London must prepare for a “very bleak winter” for private renters – with homelessness likely to rise, experts have warned. Some 30% of Londoners are private tenants, some 2.7 million people, according to property company CBRE group. And many renters are now vulnerable with incomes squeezed or job losses looming...
London must prepare for a “very bleak winter” for private renters – with homelessness likely to rise, experts have warned.
Some 30% of Londoners are private tenants, some 2.7 million people, according to property company CBRE group.
And many renters are now vulnerable with incomes squeezed or job losses looming because of the coronavirus pandemic.
Tenant evictions were banned in March as the virus surged – but that protection is set to end in less than three weeks on 23 August.
The Government’s furlough scheme is also set to end in October – and some employees will then likely be made redundant and lose their income.
In this climate, the private rented sector “stands on the edge of a precipice”, housing experts told the London Assembly.
Henry Pryor, a buying agent and housing commentator, said the capital must “prepare robustly” for the impact as tenants become unable to pay rent.
“I apologise to Assembly members who would like this to be more upbeat and optimistic,” he told the housing committee.
“It is in my nature to see the glass as being half full – but I (…) am expecting a very very bleak winter in the private rented sector.”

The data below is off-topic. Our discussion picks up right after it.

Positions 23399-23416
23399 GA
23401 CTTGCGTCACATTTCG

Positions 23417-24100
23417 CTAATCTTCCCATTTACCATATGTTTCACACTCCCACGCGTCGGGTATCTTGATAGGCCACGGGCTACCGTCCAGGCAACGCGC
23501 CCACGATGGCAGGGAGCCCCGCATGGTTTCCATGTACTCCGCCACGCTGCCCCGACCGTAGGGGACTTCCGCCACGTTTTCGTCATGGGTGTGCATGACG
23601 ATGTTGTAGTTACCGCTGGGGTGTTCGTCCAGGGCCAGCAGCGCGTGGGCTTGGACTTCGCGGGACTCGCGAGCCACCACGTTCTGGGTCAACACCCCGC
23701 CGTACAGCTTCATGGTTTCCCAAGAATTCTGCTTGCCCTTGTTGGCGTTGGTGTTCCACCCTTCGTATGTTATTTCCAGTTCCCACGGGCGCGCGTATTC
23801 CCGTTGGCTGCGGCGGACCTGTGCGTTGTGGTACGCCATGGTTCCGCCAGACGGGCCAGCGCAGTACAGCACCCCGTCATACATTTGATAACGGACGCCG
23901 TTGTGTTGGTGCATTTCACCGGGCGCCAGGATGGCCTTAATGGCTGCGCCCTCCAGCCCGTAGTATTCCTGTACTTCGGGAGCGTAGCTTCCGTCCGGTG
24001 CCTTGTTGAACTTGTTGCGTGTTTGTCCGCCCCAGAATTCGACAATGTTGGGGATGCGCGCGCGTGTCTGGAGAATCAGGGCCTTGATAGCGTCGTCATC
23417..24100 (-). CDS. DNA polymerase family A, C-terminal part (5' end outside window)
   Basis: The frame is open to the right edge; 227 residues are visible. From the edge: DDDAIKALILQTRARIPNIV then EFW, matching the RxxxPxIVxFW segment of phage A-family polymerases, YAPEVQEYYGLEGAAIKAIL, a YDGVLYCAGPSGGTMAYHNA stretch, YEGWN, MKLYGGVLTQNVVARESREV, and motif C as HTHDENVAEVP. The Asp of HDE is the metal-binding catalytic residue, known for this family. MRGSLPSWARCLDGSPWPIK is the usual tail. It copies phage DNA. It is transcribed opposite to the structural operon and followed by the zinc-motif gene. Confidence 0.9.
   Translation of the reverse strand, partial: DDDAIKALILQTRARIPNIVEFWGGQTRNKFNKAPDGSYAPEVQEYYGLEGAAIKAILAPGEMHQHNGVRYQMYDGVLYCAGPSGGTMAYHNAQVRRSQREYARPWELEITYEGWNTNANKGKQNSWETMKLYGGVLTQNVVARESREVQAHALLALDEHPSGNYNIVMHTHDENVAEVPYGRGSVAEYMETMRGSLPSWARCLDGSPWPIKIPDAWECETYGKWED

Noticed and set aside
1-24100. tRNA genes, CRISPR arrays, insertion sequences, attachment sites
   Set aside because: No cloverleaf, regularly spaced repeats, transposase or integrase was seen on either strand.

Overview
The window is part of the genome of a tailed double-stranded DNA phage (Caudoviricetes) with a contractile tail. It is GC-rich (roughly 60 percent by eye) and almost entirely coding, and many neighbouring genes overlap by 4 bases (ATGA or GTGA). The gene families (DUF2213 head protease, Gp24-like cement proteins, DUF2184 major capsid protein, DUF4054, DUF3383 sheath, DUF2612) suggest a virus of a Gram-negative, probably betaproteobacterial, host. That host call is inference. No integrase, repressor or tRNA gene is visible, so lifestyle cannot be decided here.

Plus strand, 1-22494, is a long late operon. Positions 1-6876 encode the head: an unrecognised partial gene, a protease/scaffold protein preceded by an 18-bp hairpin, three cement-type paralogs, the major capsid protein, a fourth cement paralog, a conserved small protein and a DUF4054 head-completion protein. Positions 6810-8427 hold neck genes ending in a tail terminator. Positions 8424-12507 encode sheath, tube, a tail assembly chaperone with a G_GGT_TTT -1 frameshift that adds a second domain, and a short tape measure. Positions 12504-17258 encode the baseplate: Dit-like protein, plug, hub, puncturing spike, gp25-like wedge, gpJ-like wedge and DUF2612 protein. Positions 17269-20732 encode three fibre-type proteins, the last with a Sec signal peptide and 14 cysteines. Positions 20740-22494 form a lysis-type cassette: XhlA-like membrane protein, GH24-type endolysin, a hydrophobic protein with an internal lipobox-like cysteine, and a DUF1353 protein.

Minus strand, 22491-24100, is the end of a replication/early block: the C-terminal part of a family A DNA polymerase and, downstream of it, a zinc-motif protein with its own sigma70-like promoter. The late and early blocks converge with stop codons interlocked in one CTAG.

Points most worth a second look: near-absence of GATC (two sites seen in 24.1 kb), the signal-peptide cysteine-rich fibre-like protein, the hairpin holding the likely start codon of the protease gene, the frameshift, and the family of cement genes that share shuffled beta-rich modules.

Mr Pryor said there are “endless generally pessimistic expectations” for tenants looking ahead and the sector “stands on the edge of a precipice”.
And Christine Whitehead, emeritus professor of housing economics at the London School of Economics, warned there is no sign of a quick fix.
“I do think that there is reason to believe not just that there will be a bad winter but that it’s going to a long term adjustment process – not something that bounces back,” she said.
Green Assembly member Sian Berry – who has been pushing for renter protection from the start of the pandemic – said it would not be possible for many tenants to pay back arrears.
Ms Berry put pressure on the Mayor to call on the Government for arrears built up during the Covid-19 outbreak to be cancelled – which he has now done.
“Londoners in general are putting out as much money as they possibly can towards their rent,” she told the committee.
“The idea that there’s an affordable way to pay back three or four months of arrears isn’t realistic.”
London’s Deputy Mayor for Housing, Tom Copley, said the lack of protection for tenants in the months to come is “very very worrying”.
“I think the ban on evictions coming to an end and no other protection being put in place combined with the end to furlough could lead to a significant uptick in homelessness over the coming months,” he warned.
Furlough pay has masked the number of tenants who can still afford their rents, providing a temporary solution, and when that scheme ends “we could be in some very very choppy waters indeed”, he claimed.
The Mayor of London, Sadiq Khan, has twice written to Housing Secretary Robert Jenrick to express concerns about renters’ prospects and to call for arrears to be cancelled, Mr Copley said.
But he has received no reply to either letter – and the Deputy Mayor said the minister’s silence was “disappointing”.
With its large renter population and high housing costs, this problem “affects London more than any other part of the country,” he said.